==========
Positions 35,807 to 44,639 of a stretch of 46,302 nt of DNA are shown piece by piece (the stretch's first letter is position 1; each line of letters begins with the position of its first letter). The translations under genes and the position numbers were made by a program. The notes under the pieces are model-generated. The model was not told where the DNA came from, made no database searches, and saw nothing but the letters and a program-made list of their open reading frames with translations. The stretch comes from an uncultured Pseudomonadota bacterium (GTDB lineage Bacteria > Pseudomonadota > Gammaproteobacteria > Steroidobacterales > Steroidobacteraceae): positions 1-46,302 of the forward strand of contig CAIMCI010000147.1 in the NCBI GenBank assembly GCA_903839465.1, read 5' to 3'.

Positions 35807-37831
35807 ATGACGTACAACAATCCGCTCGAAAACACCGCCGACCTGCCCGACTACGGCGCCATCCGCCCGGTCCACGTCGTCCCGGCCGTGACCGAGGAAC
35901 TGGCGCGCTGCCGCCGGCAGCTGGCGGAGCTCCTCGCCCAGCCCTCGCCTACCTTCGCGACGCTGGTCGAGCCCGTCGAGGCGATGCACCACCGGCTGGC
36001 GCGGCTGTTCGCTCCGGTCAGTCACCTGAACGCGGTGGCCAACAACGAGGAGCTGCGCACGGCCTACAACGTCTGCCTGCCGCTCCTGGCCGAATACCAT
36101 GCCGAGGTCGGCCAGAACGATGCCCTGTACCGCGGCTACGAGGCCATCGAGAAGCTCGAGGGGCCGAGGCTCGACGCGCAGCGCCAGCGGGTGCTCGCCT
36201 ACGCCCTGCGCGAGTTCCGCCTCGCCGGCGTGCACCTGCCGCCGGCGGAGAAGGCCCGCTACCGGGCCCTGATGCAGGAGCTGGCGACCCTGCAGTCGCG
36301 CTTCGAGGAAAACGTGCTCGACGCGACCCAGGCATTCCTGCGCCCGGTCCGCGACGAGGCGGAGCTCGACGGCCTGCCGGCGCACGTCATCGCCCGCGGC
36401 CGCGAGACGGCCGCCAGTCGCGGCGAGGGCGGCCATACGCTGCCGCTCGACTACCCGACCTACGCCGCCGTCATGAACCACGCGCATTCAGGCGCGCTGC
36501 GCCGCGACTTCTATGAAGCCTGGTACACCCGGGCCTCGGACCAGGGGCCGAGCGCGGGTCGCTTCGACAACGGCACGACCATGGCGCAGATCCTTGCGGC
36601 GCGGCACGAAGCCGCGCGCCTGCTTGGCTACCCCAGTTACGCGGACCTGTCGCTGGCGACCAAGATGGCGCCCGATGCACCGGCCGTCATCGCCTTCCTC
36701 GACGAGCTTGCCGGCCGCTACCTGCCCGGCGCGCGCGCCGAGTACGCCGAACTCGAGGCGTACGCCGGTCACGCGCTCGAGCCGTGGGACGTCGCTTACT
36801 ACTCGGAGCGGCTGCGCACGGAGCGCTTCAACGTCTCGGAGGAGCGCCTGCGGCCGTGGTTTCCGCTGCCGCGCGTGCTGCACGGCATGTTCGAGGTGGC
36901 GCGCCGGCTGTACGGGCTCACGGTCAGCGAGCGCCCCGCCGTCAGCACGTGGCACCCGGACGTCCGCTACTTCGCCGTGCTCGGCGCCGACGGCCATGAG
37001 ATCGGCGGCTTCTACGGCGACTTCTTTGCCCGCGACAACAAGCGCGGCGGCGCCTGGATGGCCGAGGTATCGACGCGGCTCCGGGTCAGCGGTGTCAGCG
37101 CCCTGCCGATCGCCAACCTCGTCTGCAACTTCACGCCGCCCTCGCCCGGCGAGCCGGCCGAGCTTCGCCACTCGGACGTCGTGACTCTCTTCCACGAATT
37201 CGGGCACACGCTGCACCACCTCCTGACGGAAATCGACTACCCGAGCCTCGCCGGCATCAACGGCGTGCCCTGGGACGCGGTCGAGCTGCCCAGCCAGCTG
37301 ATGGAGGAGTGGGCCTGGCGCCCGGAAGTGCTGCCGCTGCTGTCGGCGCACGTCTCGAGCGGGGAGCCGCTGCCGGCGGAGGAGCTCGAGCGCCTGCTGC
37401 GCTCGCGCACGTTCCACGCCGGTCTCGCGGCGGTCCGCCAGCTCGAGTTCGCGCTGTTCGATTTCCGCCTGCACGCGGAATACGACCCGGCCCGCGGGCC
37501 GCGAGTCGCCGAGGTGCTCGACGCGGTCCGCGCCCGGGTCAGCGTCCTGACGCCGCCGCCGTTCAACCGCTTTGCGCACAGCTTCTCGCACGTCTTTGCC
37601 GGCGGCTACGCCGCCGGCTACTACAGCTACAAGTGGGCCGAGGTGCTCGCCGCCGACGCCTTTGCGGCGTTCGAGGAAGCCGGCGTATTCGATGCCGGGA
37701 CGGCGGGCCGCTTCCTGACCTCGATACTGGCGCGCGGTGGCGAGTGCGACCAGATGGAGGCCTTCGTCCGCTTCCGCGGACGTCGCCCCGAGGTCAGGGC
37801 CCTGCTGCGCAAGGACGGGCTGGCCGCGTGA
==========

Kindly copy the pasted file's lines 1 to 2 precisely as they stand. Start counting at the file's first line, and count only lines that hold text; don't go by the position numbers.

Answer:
Positions 35,807 to 44,639 of a stretch of 46,302 nt of DNA are shown piece by piece (the stretch's first letter is position 1; each line of letters begins with the position of its first letter). The translations under genes and the position numbers were made by a program. The notes under the pieces are model-generated. The model was not told where the DNA came from, made no database searches, and saw nothing but the letters and a program-made list of their open reading frames with translations. The stretch comes from an uncultured Pseudomonadota bacterium (GTDB lineage Bacteria > Pseudomonadota > Gammaproteobacteria > Steroidobacterales > Steroidobacteraceae): positions 1-46,302 of the forward strand of contig CAIMCI010000147.1 in the NCBI GenBank assembly GCA_903839465.1, read 5' to 3'.

Positions 35807-37831